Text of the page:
The new year is starting off with a "BRR!" in northeastern United States as heavy snow, strong winds, and Arctic temperatures are expected to batter commuters from Thursday afternoon until Friday evening. According to the National Weather Service, temperatures will likely hit record lows.

We are well aware of the risks of winter driving as we shared the aftermath of our winter test last weekend in a Mazda MX-5 Miata Club (we crashed it, read the story here). As a parting statement, I said that it is "important to remember the accident and take every precaution to prevent it from happening ever again." In an active effort to fulfill my vow, here is a helpful list of five ways to avoid a winter crash.

1.) Check the weather: Staying on top of hourly weather forecasts. Winter weather can change very quickly and roads can betray drivers in minutes. If you're traveling for a long distance,  be sure to spend a moment before your trip to look up all the weather reports of all the areas you will pass during your trip.

According to Reuters, the latest winter storm is extreme wide, stretching from New England all the way down the Atlantic coast to the lower Mississippi Valley. In fact, as much as 14 inches of snow will hit parts of New England, including Boston. The National Weather Service also warns that a mass of Arctic air would drop temperatures on Friday to staggering record lows.

"Temperatures are expected to plummet tonight and tomorrow with wind chills dropping as low as 25 degrees below zero (F/-32 C)," said Massachusetts Governor Deval Patrick. "That is a very dangerous set of circumstances."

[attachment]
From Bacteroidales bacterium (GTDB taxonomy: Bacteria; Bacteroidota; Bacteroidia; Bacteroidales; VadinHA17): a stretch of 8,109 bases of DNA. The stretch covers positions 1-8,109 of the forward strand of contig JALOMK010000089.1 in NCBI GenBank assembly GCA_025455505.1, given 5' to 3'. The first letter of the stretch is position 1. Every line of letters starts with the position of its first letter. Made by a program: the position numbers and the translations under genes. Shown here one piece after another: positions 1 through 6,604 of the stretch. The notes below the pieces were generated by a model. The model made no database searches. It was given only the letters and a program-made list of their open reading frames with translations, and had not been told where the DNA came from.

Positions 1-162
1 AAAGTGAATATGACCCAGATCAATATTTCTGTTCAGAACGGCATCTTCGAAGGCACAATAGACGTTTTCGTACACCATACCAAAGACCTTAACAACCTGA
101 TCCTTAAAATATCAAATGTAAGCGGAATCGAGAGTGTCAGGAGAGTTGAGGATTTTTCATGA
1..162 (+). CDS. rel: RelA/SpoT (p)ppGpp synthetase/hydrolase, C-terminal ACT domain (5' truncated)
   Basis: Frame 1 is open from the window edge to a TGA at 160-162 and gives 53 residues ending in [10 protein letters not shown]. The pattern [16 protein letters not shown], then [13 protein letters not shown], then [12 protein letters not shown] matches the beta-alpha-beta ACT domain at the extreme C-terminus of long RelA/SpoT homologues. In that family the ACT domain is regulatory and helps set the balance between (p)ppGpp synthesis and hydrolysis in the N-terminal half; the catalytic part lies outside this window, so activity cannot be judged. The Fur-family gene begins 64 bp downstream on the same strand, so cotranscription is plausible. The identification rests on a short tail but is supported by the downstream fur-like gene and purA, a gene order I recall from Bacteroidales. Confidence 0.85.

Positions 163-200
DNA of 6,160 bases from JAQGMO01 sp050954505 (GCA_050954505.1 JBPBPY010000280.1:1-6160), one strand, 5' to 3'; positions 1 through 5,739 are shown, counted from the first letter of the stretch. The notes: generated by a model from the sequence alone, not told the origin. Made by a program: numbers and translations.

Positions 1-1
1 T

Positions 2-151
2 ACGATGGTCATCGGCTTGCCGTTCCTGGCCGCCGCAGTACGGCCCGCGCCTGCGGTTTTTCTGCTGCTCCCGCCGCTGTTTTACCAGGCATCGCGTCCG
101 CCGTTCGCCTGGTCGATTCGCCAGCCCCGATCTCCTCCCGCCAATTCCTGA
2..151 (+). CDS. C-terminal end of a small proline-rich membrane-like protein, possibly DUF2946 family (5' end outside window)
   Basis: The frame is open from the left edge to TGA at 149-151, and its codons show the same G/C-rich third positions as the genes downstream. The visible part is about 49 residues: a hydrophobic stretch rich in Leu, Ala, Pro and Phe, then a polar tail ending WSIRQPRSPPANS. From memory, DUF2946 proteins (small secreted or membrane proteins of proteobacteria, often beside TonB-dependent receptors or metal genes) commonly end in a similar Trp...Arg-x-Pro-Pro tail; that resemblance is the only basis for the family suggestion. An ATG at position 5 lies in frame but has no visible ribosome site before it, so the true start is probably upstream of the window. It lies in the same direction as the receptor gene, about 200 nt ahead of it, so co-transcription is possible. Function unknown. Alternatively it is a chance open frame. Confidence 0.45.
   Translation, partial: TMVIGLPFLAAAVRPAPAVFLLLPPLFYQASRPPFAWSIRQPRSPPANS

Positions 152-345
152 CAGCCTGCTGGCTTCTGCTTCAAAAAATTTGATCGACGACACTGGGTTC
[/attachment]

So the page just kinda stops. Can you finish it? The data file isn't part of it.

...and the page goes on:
2.) Check your tires: Check your tire pressure as the temperature drops. Tire Rack recommends an additional 3-5 psi inflation for tires to function normally. Whether they're all-seasons or winter tires, be sure your tires are in good condition. Worn snow tires are only as effective as all-seasons and worn all-seasons are only as effective as summers. 

3.) Slow down: A good set of winter tires do a great job in accelerating a car through thick snow. However, deceleration on ice can be extremely unpredictable, usually resulting to a significantly longer braking distance compared to dry road. When the roads get slick, drive as if your pedals and your steering wheel are made of eggshells. Stepping or turning too abruptly spells disaster. Slower speeds allow more time for a driver to judge what is happening to the car and to the surrounding environment.

4.) Keep an eye on everyone else: Even if you are experienced to driving during bitter conditions, many are not. Give as much room from you and fellow drivers as possible. This way, if either vehicle suffers the misfortune of losing control, there is a lower possibility that one car will take another out.

5.) Practice: Practice is required in order for a driver to master step 3. Take your car out to a vacant lot and learn how your car reacts to inputs. A vacant lot allows a lot of open real estate to experiment and make mistakes. Try hitting the gas, slamming on the brakes, jerking on the wheel in order to understand how your car will behave. Practice how to regain control of the car should it slide and spin out. 

Finally, Even though it is ideal to avoid a winter crash, life is an unpredictable thing. Prepare for the worst and be sure your car has supplies on hand, including water, blankets, winter clothes, a shovel, and other necessities to survive long enough to wait for help.